A great deal of work has been done in this area in recent years, but the results are still limited. At the federal level, the Government 2.0 initiative, AGIMO, the Digital Transformation Office and GovHack have all focused on dealing with aspects of this problem. Similar initiatives can be found within state governments.

That past work doesn’t need to be replicated, but we desperately need a clearer, more strategic and more focused picture of what is possible, and how we get there. This monograph doesn’t set out to provide a detailed blueprint of everything that has to be done to achieve digital nirvana. In fact, much is not knowable. We do need a strategic focus on how we can infuse digital thinking into our most important reforms in every part of government and beyond. We need to see more clearly the potential to deliver more with less, at a time when reform seems beyond reach.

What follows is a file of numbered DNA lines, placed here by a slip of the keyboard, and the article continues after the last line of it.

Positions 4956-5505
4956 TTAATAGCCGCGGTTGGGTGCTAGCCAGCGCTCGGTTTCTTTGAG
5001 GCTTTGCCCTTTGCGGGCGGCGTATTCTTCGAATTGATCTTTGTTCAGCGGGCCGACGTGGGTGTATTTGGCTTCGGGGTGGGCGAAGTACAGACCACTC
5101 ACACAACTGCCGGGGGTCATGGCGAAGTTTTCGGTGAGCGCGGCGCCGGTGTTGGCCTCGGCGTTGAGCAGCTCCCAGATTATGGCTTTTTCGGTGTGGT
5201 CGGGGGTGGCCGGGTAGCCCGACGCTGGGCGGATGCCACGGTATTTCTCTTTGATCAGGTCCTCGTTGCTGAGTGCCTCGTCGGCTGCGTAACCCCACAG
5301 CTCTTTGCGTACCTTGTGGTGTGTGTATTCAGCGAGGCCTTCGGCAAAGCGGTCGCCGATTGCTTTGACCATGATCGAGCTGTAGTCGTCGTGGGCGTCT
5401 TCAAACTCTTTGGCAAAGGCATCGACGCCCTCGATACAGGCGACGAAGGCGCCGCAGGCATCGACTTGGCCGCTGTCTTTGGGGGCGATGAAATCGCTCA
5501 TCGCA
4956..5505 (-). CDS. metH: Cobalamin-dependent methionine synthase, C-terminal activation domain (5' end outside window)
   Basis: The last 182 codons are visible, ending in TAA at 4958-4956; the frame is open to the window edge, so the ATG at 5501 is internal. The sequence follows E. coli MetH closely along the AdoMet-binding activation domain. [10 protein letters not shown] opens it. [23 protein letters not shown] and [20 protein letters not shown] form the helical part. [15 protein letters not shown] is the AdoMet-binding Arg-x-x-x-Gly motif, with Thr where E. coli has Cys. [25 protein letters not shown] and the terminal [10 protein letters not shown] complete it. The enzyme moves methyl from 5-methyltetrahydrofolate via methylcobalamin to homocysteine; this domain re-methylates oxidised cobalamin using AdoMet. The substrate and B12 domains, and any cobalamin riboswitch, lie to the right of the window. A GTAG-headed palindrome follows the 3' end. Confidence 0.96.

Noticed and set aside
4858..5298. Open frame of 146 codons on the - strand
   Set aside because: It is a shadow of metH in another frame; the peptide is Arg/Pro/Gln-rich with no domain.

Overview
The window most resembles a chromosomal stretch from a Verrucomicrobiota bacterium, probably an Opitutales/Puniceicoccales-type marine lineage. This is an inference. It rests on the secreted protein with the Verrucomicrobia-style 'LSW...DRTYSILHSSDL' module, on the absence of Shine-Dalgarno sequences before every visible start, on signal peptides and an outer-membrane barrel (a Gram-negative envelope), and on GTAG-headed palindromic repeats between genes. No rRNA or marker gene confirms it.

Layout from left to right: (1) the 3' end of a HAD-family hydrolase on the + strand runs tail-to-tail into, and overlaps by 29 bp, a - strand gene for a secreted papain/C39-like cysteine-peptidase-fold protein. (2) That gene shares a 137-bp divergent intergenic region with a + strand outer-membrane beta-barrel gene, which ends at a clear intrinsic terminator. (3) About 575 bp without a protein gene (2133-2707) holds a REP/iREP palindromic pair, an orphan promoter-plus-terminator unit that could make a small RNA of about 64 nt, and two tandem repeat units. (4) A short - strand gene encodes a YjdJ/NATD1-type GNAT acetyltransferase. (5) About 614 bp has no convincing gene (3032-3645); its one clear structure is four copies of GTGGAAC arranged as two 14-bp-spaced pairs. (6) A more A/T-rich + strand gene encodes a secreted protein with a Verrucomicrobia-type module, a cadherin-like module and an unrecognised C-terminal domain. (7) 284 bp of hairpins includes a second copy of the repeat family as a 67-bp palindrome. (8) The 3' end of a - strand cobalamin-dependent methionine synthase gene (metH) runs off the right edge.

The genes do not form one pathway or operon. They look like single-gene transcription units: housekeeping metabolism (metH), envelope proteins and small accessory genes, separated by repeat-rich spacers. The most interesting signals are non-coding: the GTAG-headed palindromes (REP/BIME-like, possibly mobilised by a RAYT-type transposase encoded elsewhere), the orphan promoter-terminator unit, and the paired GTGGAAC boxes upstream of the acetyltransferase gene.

This work is focused on the potential of digital government across all levels of Australian government. We can only realise digital technology’s full potential if it reaches all tiers of government, and all areas of government. However, the primary focus is on the federal government given its dominant role in modern Australia.

Digital technology offers the promise of containing growth in spending, vastly improved services and genuine reform. It is time for Australian governments to step up and embrace this extraordinary opportunity.

This extract is the first chapter in Angus Taylor’s new monograph The Promise Of Digital Government: Transforming Public Services, Regulation and Citizenship, published by Connor Court by the Menzies Research Centre, edited by and with a forward from Nick Cater


Leave a Reply

Your email address will not be published.

This site uses Akismet to reduce spam. Learn how your comment data is processed.